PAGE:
An anxiety disorder can take many forms. It may be mild or
severe. It may involve general anxiety and worry about many things, or it may
be a fear of one specific thing. The exact symptoms vary according to the type
of disorder, but always include excessive, irrational fear and dread.
The most common anxiety
disorders include the following:
Panic disorder is characterized by panic attacks: sudden, unexplained,
and unexpected bouts of extreme fear and panic. The symptoms of a panic attack
- pounding heart
- flushing or hot flashes
- tingling or numbness of the hands and feet
- chest pain
- fear of losing control, going crazy, or dying
These attacks usually last between 10 and 20 minutes, but
they can feel endless to the person experiencing them. Following an attack, a
person may feel anxious, exhausted, and shaken.
People who often suffer from panic attacks may also have
anxiety about these attacks. They may fear embarrassment if they have an attack
in public. This may cause them to develop a fear of being in a place they
cannot escape from. This fear is called agoraphobia.
The symptoms of a panic attack can be so severe that they
are sometimes mistaken for a heart attack or other life-threatening condition.
A phobia is an excessive and persistent fear of a specific
object, event, or situation. If the thing you fear is something that can easily
be avoided, your phobia may have little impact on your life. However, if you
fear something essential to daily living, the impact can be devastating. There
are three types of phobias:
A specific phobia is an intense, irrational fear of
a specific thing that, in fact, poses little or no threat. These phobias
include fear of heights, fear of flying, fear of elevators, and fear of dogs.
Social phobia (also called social anxiety disorder) is the extreme fear
of being embarrassed or judged in social situations. Mild social phobia might
prevent you from giving a speech at the PTA meeting. Severe social phobia might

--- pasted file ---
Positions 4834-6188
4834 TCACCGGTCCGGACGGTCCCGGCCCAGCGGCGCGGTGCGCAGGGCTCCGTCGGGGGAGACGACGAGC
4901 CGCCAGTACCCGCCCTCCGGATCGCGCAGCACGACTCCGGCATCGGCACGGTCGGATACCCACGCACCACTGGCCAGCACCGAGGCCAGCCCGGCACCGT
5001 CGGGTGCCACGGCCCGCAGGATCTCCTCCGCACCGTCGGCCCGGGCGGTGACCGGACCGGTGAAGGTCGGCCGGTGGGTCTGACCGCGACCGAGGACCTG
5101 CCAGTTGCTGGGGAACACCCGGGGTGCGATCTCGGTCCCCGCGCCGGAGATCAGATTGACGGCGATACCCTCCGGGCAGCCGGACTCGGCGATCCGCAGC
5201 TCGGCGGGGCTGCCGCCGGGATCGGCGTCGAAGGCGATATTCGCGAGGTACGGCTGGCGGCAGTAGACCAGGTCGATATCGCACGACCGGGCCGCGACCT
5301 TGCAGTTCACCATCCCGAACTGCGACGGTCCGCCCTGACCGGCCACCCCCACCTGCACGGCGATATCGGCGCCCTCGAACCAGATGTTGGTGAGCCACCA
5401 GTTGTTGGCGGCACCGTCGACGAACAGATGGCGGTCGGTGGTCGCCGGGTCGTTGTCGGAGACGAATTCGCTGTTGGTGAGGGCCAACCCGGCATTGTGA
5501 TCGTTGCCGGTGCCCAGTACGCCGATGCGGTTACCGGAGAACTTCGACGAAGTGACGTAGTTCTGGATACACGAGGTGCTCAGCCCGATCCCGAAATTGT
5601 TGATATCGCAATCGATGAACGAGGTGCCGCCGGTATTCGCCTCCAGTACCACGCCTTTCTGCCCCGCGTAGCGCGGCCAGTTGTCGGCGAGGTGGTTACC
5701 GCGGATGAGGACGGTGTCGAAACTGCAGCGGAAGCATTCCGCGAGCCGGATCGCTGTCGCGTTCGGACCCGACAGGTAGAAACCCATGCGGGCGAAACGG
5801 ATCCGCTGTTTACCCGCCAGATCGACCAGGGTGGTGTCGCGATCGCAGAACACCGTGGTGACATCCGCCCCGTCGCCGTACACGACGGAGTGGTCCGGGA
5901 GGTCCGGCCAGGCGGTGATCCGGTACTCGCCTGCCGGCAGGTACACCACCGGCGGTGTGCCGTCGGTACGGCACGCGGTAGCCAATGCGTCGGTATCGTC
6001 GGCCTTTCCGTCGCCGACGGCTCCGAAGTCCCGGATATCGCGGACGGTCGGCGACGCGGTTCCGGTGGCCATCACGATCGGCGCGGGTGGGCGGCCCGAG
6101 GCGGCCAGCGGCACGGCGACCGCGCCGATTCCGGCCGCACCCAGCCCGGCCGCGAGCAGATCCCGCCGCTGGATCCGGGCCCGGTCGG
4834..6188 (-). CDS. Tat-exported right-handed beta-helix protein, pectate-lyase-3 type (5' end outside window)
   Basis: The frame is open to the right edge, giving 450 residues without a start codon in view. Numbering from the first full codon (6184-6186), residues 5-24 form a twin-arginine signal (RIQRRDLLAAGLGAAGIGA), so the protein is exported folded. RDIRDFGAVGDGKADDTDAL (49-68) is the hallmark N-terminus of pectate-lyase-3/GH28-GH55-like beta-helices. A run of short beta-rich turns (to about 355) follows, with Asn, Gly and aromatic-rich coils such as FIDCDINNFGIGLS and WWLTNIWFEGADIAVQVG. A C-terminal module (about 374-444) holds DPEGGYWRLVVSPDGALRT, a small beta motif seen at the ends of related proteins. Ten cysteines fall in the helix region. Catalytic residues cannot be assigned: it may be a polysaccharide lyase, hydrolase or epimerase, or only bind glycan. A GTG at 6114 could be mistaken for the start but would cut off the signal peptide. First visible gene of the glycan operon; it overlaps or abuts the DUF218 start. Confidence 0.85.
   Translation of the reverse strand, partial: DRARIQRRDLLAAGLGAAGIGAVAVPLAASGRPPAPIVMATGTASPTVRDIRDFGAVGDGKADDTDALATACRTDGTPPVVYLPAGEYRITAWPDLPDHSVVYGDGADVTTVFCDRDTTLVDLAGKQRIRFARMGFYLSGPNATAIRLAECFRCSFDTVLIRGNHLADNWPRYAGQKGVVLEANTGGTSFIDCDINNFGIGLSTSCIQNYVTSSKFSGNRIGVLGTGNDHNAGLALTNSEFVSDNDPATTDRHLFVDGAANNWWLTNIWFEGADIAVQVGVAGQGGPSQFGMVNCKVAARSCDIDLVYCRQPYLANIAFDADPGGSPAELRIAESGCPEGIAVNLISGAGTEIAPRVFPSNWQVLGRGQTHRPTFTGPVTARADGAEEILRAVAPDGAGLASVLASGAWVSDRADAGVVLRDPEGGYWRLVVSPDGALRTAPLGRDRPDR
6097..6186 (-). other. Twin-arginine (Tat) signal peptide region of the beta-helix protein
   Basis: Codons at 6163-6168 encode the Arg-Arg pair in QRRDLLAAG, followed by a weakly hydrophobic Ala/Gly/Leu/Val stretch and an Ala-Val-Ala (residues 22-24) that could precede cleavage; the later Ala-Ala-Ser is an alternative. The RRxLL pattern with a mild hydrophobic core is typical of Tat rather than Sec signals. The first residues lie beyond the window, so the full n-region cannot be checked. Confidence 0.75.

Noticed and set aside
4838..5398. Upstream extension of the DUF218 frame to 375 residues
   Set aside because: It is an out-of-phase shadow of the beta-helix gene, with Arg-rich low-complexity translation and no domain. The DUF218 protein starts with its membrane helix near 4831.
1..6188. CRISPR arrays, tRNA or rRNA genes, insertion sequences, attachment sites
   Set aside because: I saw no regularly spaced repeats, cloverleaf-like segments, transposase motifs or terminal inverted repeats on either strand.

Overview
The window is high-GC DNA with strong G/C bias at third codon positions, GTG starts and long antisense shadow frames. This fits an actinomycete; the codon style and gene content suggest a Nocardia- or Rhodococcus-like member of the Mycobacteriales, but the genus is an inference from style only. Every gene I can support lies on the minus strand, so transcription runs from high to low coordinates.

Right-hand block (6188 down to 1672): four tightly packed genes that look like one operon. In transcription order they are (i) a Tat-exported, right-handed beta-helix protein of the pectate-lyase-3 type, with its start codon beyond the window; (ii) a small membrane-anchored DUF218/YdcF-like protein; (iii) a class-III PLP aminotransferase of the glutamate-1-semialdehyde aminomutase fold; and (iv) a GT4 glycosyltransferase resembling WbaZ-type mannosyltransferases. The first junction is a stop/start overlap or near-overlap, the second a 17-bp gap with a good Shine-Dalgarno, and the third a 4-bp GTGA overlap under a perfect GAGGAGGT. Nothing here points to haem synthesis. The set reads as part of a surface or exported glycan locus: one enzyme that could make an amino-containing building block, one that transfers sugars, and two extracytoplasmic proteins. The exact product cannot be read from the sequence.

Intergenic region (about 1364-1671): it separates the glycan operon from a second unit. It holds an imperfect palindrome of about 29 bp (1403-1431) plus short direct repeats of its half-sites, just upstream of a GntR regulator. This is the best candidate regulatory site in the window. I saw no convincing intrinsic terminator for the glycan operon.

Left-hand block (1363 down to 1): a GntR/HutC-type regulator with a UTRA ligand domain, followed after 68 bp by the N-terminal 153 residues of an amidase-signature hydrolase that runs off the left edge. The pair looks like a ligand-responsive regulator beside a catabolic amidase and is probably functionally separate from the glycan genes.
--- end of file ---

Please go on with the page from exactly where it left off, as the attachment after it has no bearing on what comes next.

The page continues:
prevent you from using a public restroom or attending your best friend’s
Agoraphobia is the extreme fear of being in a situation from which
you cannot escape in the event of a panic attack. In its most extreme form,
agoraphobia can prevent you from leaving your home.
The symptoms of phobia include the
- feelings of panic, dread, or terror
- extreme fear, causing a pounding heart, shortness of breath, trembling, and an overwhelming
desire to flee
- knowledge that the fear is irrational
- the inability to control your reactions
- disrupting your life in order to avoid the feared
object or situation
People with obsessive-compulsive disorder (OCD) have persistent,
uncontrollable, upsetting thoughts. They deal with the anxiety this causes by
performing rituals, which gives them a sense of control over something. For
example, if you are obsessed with germs, you might compulsively wash your hands
over and over again. If you have obsessive thoughts about someone breaking into
your home, you might compulsively lock and unlock your doors and windows.
If you have OCD, you might find it difficult to throw
things away; you might be obsessed with order and symmetry; you might have the
need to touch things repeatedly in a particular sequence. If you have OCD, you
understand that your rituals make no sense, but you may not realize that your
behavior is out of the ordinary.
These rituals may sound minor, but they can end up
controlling you and interfering with your daily responsibilities. OCD is often
accompanied by eating disorders, other anxiety disorders, and depression.
Post-Traumatic Stress Disorder
Post-traumatic stress disorder (PTSD) is extreme anxiety
following a severe or terrifying physical or emotional event. It may be the
result of something that has happened to you, something that has happened to
someone close to you, or something you have witnessed. PTSD is common following
military combat, a serious accident, a personal attack, or child abuse.
Symptoms of PTSD include:
- difficulty sleeping
- feeling numb or detached
- feeling jittery or on guard
Hypochondriasis is a condition in which you worry
constantly about being ill. It may be mild or severe. The worry continues, even
when there is no evidence of illness.
Signs of hypochondriasis include:
- complaints of
tiredness or pain
- concern about
normal bodily functions, such as breathing and digestive sounds
around for a doctor who agrees you are ill
- belief that the
doctor is wrong when illness is not detected
concerns that interfere with daily life
Generalized Anxiety Disorder
If you have generalized anxiety disorder (GAD) you worry
constantly about many things, even though there is little or nothing to provoke
your anxiety. This worry can be so severe that it interferes with your life.
Even though you may realize that your worries are unfounded, you are unable to
Symptoms of GAD include:
- difficulty sleeping
- muscle tension
- difficulty concentrating
- frequent urination
- hot flashes
- shortness of breath